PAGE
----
Most teenagers in the 21st century are digital experts. They’re using many different forms of social media, using the internet to research, typing all their notes in class, and emailing their teachers.
Drawing on perspectives from more than 3,500 teens, Harvard Project Zero researchers Emily Weinstein and Carrie James have partnered with Common Sense Education to bring stories and data together for a powerful reframe of what teens are up against – and what teens need adults to understand. These results have been published into a new book, Behind Their Screens: What Teens Are Facing (and Adults Are Missing). It is an insightful read for parents and caregivers everywhere looking to help kids navigate our 24/7 connected world. Some of the issues addressed by teens in the book include:
- Social media
- Digital drama and cyberbullying
- Digital footprints
Common Sense Education have also conducted ‘A Day in Teens’ Digital Lives’ census, which asked two teens to share how they use media every day. The census is part of a national study offering a comprehensive look at how kids aged 8 to 18 use media and technology. Check out the video below:
Although it can feel like adults are missing lots of information regarding teens and technology, there are resources to help navigate these often complex platforms. Through Weinstein and James’ findings, it is clear that both adults and teens are worried about their use of digital technology and screen time. However, becoming more informed can help both adults and teens build connection and learn healthy tech habits everyone can be happy about!
We have several resources in the iCentre that can help adults unpack some of these issues (and more!) and which offer great advice for both parents and teachers in managing our teenagers’ digital use.
The New Teen Age by Dr Ginni Mansberg and Jo Lamble
As both clinicians and parents, Dr Ginni Mansberg and clinical psychologist Jo Lamble know first-hand how challenging it can be to raise adolescents. In The New Teen Age, they team up to address both the physical and psychological issues faced by teens in this new age of social media and 24-hour devices. Issues addressed include:
- parent-child tensions
- peer pressure online
- questions around sleep, exercise, screentime, body image, academic pressure and so much more.
The New Teen Age is a comprehensive guide to raising happy, healthy humans in our rapidly changing world.
Being 14 by Madonna King
Being 14 gives a voice to every teen girl in Australia. Madonna King interviewed 200 14-year-old girls across the country, talked to successful school principals, psychologists, CEOs, police, guidance and neuroscientists to reveal the social, psychological and physical challenges every 14-year-old girl is facing today. Issues discussed include:
- How much independence do they need?
- What is the power of a friendship group?
- How do you help build self-confidence?
- Why the obsession with selfies, social media and FOMO?
- How are parents unknowingly making life so much harder for them?
Being 14 offers advice for parents of teenage girls in talking about these issues and provides strategies to help adults and teens work together to navigate this complex time.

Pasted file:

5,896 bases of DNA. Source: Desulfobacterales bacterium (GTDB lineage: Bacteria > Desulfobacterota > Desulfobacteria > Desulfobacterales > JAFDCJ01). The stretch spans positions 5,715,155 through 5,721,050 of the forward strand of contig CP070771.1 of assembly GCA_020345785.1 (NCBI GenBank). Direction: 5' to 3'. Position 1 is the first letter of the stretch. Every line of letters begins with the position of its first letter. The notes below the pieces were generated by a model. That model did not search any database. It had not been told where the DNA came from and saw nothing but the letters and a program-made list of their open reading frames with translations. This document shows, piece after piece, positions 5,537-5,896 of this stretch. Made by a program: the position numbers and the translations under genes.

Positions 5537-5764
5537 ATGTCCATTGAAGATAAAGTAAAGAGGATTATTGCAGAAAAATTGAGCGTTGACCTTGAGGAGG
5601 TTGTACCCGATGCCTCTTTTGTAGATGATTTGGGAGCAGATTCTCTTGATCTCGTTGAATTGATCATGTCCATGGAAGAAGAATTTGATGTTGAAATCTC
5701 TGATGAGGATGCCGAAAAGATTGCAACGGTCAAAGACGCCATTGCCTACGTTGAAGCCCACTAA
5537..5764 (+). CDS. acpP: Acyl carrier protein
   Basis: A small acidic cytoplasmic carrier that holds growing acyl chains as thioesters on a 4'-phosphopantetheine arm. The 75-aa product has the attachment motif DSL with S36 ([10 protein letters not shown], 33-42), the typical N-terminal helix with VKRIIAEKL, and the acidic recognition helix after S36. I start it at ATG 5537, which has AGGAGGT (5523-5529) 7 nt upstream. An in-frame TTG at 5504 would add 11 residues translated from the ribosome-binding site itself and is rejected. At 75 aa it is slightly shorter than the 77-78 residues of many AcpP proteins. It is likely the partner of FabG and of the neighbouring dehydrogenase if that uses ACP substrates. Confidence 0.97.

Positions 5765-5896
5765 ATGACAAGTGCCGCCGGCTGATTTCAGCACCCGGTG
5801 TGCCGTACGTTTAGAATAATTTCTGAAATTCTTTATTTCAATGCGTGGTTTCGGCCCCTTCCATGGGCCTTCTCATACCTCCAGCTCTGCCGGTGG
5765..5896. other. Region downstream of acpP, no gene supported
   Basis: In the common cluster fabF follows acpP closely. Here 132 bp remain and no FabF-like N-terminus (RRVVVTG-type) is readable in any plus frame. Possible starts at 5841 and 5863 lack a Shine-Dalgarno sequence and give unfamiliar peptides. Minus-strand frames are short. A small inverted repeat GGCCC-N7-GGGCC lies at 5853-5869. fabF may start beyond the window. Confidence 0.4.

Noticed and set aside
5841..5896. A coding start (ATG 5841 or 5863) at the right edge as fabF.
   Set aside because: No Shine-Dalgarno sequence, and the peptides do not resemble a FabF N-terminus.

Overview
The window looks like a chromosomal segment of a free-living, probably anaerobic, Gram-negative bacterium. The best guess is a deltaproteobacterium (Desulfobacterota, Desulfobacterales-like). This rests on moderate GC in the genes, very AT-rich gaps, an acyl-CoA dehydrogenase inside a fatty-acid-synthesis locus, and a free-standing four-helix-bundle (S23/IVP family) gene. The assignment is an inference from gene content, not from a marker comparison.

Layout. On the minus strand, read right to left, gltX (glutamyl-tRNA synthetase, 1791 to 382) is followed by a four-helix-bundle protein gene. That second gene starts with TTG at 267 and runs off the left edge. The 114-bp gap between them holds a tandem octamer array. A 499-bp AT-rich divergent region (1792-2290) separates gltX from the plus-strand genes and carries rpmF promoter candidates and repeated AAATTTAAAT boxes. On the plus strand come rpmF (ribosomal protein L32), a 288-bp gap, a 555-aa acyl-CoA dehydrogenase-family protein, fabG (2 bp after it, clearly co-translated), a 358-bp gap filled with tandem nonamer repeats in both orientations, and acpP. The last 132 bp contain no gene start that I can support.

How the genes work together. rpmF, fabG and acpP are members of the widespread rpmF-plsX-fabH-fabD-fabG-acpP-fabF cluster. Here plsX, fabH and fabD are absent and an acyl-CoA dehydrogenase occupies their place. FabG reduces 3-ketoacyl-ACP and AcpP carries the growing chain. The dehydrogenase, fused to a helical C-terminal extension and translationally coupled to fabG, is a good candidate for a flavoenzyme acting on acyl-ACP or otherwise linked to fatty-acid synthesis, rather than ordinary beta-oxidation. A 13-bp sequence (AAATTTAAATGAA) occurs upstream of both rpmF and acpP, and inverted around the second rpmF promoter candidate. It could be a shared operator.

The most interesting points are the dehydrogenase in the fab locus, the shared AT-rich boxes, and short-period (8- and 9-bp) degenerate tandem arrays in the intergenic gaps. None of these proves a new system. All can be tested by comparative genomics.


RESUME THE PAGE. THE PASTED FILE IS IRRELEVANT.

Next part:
Teen Brain by David Gillespie
From Australia’s most trusted non-fiction researcher and author comes the book that every parent needs to read. With their labile and rapidly developing brains, adolescents are particularly susceptible to addiction, and addiction leads to anxiety and depression. Whereas once the dopamine-hungry brain of a teenager got its fix from smoking or drinking, it is now turning to electronic devices for the pleasure jolt that typically comes from playing online games and engaging with social media.
In Teen Brain, David sets out clear, reasonable and effective rules to help you confidently manage your kids’ use of screens at this critical point in their lives.
Generation Alpha are the most globally connected generation of children ever. Covering those born between 2010 and 2024, these kids are living through an era of rapid change and a barrage of information – good, bad and fake. For parents, teachers and leaders of Generation Alpha looking for guidance on how to raise their children, worried if their kids are spending too much time on screens, concerned how global trends are impacting them and wondering how to prepare them for a world where they will live longer and work later, this is the book you need.
Mark McCrindle and Ashley Fell have interviewed thousands of children, parents, teachers, business leaders, marketers and health professionals to deliver parents and educators everything they need to know about Generation Alpha, including:
- The significance of technology
- The future of work and what their future looks like
- Their consumer habits and their role as influencers
- The importance of mental and physical wellbeing
Through meticulous research and interviews, Generation Alpha shows us what we all need to know to help this group of children shape their future.
Preparing young people to anticipate and grapple with the personal, ethical, and civic dilemmas that arise in networked life is challenging. Hopefully these resources can help all adults manage these challenges and offer some useful opportunities to open a dialogue with the teenagers in our lives!